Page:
The Detroit Syndrome

Emerging economies are urbanizing at a brisk pace, and mid-level cities should take note of the lessons from the bankruptcy filing of what was once the fifth largest in the United States, suggests Sanjeev Sanyal, global strategist for Deutsche Bank. The internet and other technologies have spurred growth of urban centers, rather than diminished it as analysts once predicted. The young gravitate toward urban centers as technology has adjusted work routines and transformed innovation from knowledge-creation toward knowledge-mixing. The “post-industrial urban model… strongly favors generalist cities that can cluster different kinds of soft and hard amenities and human capital,” Sanyal writes for Project Syndicate. “But, as Detroit, with its long dependence on the automotive industry, demonstrates, cities that are dependent on a single industry or on a temporary location advantage may fare extremely poorly.” For example, China’s planners have encouraged clustered infrastructure development and specialties for its mid-sized cities. To adjust to fast-changing technologies, nations with aging populations may want to consider consolidation or generalist paths for urban centers. – YaleGlobal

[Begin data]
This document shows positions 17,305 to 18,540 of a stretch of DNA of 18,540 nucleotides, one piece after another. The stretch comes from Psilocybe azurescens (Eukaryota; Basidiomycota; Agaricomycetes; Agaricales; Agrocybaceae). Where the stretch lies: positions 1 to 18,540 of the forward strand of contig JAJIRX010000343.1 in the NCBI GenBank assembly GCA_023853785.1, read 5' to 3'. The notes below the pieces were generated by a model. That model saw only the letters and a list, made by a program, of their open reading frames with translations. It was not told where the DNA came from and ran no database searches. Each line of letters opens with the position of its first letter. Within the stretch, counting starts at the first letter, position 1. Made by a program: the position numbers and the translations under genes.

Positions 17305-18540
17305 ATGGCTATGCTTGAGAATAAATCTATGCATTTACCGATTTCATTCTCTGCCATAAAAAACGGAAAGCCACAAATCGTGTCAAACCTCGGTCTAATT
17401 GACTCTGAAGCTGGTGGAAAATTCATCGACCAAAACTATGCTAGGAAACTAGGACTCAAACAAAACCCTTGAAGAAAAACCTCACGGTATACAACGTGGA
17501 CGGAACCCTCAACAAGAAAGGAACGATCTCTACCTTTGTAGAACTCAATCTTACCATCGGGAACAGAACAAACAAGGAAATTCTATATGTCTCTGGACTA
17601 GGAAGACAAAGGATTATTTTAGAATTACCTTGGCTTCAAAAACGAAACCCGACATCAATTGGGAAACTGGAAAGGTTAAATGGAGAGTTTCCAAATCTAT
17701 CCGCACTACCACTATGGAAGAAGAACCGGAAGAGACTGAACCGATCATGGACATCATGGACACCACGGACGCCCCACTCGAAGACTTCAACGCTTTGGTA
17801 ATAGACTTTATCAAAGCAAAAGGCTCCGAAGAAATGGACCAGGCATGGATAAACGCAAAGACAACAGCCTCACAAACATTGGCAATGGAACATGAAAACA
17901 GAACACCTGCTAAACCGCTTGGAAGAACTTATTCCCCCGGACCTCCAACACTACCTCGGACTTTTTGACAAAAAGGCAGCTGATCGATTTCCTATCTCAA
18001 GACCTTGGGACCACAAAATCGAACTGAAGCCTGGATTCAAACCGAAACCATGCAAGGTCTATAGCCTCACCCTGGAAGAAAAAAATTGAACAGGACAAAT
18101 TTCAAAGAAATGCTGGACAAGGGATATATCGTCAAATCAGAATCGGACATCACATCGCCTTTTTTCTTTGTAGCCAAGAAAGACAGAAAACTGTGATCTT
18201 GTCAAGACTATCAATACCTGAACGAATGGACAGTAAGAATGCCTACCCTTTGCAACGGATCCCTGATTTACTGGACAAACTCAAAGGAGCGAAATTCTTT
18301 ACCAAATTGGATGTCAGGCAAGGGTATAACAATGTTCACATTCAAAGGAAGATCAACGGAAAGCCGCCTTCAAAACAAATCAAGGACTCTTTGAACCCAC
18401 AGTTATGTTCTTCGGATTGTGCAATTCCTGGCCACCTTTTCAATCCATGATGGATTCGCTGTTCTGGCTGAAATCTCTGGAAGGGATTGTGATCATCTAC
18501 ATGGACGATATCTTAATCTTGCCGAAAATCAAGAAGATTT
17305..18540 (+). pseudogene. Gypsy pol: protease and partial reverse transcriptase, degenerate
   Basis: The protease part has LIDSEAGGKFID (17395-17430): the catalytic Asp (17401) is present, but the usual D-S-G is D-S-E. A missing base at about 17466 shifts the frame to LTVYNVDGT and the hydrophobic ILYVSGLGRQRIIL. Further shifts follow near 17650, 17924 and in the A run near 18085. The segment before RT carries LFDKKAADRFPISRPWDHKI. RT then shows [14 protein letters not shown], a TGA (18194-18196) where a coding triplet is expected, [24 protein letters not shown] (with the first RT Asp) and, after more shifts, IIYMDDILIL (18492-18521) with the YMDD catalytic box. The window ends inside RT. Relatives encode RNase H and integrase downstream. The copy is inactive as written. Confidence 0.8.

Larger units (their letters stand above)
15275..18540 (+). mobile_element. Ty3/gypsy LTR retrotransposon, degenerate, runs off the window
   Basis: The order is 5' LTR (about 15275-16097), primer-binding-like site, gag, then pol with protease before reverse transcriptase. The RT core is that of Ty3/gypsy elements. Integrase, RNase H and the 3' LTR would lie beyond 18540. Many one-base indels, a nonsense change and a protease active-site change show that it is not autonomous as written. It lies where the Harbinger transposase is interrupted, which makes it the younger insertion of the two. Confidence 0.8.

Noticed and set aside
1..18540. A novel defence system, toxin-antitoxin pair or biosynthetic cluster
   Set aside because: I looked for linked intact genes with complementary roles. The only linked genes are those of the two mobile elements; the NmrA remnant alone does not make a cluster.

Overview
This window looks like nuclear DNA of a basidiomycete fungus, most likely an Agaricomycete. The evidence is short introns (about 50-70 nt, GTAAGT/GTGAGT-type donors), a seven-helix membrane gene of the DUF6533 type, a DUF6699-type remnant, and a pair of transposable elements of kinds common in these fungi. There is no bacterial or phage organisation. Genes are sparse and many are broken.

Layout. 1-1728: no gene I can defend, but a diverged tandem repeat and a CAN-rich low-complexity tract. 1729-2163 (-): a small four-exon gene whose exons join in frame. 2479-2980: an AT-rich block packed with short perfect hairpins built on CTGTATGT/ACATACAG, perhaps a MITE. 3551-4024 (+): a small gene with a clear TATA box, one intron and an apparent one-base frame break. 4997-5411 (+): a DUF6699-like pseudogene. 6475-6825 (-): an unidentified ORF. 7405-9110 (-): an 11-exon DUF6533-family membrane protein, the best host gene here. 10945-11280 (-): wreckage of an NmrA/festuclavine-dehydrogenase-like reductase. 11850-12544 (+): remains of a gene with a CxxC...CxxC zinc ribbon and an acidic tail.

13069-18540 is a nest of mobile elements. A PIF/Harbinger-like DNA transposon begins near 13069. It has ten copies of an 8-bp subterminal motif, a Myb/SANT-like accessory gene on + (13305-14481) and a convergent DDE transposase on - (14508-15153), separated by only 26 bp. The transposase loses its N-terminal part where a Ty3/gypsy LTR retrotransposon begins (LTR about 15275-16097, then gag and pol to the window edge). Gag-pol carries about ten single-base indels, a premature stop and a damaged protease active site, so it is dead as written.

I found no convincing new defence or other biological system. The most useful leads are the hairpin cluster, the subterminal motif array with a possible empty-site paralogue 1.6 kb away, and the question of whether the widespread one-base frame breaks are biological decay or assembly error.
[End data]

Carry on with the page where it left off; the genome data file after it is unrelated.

The Detroit Syndrome

Detroit depended on the auto industry; rapid-changing technology drives innovators to major urban centers that encourage random connections
Sanjeev Sanyal
Thursday, July 25, 2013

Sanjeev Sanyal is Deutsche Bank’s Global Strategist. Named “Young Global Leader 2010” by the World Economic Forum, he is the author of The Indian Renaissance: India’s Rise After a Thousand Years of Decline (Penguin 2008) and Land of the Seven Rivers: A Brief History of India’s Geography (Penguin 2012).

(c) 1995-2013 Project Syndicate

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